Monday 25th September 2017- By
City to expand public safety street cameras in high crime locations
Jersey City has announced that it has moved into the second phase of a three-phase, multi-year program to entirely revamp the city’s public safety camera system. Over the three phases, the city plans to install more than 200 new cameras citywide.
Late last year, Public Safety Director James Shea said the existing technology was not only out of date, but also poorly positioned to serve as a crime-fighting tool. The system was largely installed as funding became available, and often placed in locations dictated by grants, rather than where the surveillance was most needed.
“Many of these are pointed in the wrong direction,” he said. “The new cameras will be active 24 hours a day seven days a week.”
The state-approved vendor, Millennium Communications, is nearing completion of Phase I of the program, which includes a total of 78 cameras at thirteen locations and six parks. That includes 26 cameras at the following six parks: Ferris (Triangle) Park, Stevens Park, Muhammad Ali Park, Audubon Park, Arlington Park and Columbia Park.
Last week, Mayor Steven Fulop announced the launch of Phase II of New CCTV Camera Program that will install 40 additional cameras to be added through $355,000 Homeland Security Funding.
“We have been working quickly to replace the outdated and inefficient CCTV camera program with a state-of-the-art system in strategic locations,” said Fulop. “In less than a year, we have made significant progress and know that these new cameras will have a huge impact on public safety. As we continue to increase the number of officers on the streets, this is another resource that will assist us in fighting crime with the latest technology and best practices.
“We have been working quickly to replace the outdated and inefficient CCTV camera program with a state-of-the-art system in strategic locations.” – Mayor Steven Fulop
Old system out of date
The prior system, which was comprised of 150 cameras, was installed in phases between eight and 15 years ago using Urban Enterprise Zone funds, which meant they were placed in business districts throughout the city, not the most needed locations.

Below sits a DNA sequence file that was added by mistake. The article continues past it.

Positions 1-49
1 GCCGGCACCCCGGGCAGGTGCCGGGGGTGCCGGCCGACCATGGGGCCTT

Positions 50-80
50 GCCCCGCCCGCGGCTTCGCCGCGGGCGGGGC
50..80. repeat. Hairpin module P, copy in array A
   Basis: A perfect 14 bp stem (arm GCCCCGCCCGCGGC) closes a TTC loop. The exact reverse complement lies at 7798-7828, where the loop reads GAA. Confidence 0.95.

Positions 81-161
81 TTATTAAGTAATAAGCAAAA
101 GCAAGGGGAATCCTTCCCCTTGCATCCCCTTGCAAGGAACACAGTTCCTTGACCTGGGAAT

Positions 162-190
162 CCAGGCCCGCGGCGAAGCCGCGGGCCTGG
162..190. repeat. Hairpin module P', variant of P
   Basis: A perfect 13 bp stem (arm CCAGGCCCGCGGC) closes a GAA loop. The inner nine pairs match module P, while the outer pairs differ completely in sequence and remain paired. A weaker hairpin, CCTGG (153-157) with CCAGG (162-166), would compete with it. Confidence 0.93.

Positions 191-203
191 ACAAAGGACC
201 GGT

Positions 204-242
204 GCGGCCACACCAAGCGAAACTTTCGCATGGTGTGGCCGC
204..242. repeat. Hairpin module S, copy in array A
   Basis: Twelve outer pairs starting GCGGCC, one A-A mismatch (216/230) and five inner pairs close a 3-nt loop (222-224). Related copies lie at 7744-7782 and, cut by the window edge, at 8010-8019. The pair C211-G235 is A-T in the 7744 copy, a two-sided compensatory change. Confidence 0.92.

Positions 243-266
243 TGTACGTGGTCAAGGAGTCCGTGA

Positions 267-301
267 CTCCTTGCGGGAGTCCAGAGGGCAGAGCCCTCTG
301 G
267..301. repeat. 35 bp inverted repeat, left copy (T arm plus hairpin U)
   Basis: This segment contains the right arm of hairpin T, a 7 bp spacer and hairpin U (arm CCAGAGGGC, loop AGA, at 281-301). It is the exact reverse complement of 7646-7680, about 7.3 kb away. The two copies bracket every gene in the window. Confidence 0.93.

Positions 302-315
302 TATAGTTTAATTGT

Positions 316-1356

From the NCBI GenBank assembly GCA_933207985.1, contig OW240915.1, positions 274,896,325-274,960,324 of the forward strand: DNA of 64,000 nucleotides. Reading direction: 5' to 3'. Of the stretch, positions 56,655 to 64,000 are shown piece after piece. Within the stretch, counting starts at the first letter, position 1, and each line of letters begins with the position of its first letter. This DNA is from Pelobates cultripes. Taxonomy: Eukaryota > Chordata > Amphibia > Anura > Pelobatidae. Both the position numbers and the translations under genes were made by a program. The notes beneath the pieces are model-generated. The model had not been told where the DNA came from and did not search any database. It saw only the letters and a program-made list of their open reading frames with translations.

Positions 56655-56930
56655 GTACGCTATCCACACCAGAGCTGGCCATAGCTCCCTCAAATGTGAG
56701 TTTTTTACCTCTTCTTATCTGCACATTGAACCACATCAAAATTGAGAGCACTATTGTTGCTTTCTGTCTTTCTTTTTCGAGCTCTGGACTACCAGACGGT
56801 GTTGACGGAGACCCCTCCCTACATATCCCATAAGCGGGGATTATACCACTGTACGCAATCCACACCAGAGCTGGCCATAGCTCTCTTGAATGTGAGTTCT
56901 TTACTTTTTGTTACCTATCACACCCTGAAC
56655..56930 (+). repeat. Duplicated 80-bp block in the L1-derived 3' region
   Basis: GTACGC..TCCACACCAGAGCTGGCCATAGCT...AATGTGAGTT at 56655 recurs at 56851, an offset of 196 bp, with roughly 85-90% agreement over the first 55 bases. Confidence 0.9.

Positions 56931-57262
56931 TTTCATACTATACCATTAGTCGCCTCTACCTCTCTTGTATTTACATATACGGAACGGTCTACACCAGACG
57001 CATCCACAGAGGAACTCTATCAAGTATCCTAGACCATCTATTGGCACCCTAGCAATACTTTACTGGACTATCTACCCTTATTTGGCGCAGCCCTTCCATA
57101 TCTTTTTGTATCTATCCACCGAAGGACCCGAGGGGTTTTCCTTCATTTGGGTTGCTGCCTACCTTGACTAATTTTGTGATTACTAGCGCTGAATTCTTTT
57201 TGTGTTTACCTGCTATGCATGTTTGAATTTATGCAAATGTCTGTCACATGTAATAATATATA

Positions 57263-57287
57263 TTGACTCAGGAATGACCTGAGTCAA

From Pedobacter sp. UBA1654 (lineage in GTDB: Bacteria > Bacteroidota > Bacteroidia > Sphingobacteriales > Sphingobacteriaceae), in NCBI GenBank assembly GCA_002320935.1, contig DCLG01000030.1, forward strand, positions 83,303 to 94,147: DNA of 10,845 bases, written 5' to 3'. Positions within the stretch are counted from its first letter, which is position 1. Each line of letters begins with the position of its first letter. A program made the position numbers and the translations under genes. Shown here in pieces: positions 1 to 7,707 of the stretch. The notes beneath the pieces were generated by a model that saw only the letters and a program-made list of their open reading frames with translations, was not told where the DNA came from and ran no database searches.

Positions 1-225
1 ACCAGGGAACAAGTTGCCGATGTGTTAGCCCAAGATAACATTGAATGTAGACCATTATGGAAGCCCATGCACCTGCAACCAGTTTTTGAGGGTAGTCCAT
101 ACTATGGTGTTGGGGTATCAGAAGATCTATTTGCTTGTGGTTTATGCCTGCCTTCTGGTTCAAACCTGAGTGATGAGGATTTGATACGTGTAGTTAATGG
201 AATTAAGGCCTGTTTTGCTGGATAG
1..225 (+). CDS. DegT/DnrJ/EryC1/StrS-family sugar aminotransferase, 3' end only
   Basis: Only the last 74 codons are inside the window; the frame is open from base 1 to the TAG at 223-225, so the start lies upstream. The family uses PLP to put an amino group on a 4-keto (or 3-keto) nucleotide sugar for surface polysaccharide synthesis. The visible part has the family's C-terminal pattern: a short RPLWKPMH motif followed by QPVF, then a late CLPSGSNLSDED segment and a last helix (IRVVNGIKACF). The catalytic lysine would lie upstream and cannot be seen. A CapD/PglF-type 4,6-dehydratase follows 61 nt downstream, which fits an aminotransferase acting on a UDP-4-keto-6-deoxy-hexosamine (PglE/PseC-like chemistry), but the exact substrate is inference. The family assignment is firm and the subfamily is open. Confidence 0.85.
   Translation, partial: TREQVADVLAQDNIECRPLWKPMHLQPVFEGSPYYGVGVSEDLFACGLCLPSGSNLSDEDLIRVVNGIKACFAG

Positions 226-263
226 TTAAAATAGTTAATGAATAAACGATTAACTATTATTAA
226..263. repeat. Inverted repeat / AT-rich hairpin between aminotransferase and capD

The locations for the new cameras are based on crime data showing areas of historically higher crime or on feedback from the community, and in municipal parks. Additionally, the old cameras hadn’t been serviced in several years once the state withdrew UEZ revenue from municipalities, which meant that at times a third or more were out of service.
Shea, however, said some of the old cameras will be maintained for use in public parks.
Shea also noted that this will coincide with the recently established list of private camera systems – a voluntary program that allows police to access cameras from private residences, stores and other locations to help in an investigation.
Phase II of the project includes four cameras at each of the following 10 locations: Winfield and Ocean avenues, Bartholdi and Ocean avenues, Fulton and Ocean avenues, Dwight Street and Ocean Avenue, Lexington and Bergen avenues, Bayview and Garfield avenues, Monticello and Brinkerhoff avenues, Monticello and Belmont avenues, Monticello and Jewett avenues, and Monticello and Gardner avenues.
Another feature of the new camera system that sets it apart from its predecessor is that all of the cameras are 5 megapixel cameras to provide higher clarity, whereas previously they were 1 megapixel. The majority of camera locations will have four fixed cameras covering a 360-degree field of vision, thereby removing user error because a camera will never be facing the wrong way and criminals will be unable to move out of view.
Fiber optic improvements as well
In addition to the 78 cameras, Phase I also included the installation of the most advanced fiber optic cable along the length of Ocean Avenue, MLK Drive and Bergen Avenue, in addition to portions of Garfield Avenue. This allows for the connection of the side streets into the CCTV camera system and easier expansion for the future phases.
Phase I and Phase II total approximately $600,000 and are a combination of Department of Homeland Security Urban Areas Security Initiative (UASI) funds and capital budget funds.
The city has also secured an additional $500,000 in funding for future phases of this project from the Hudson County Prosecutor’s Office Forfeiture Fund.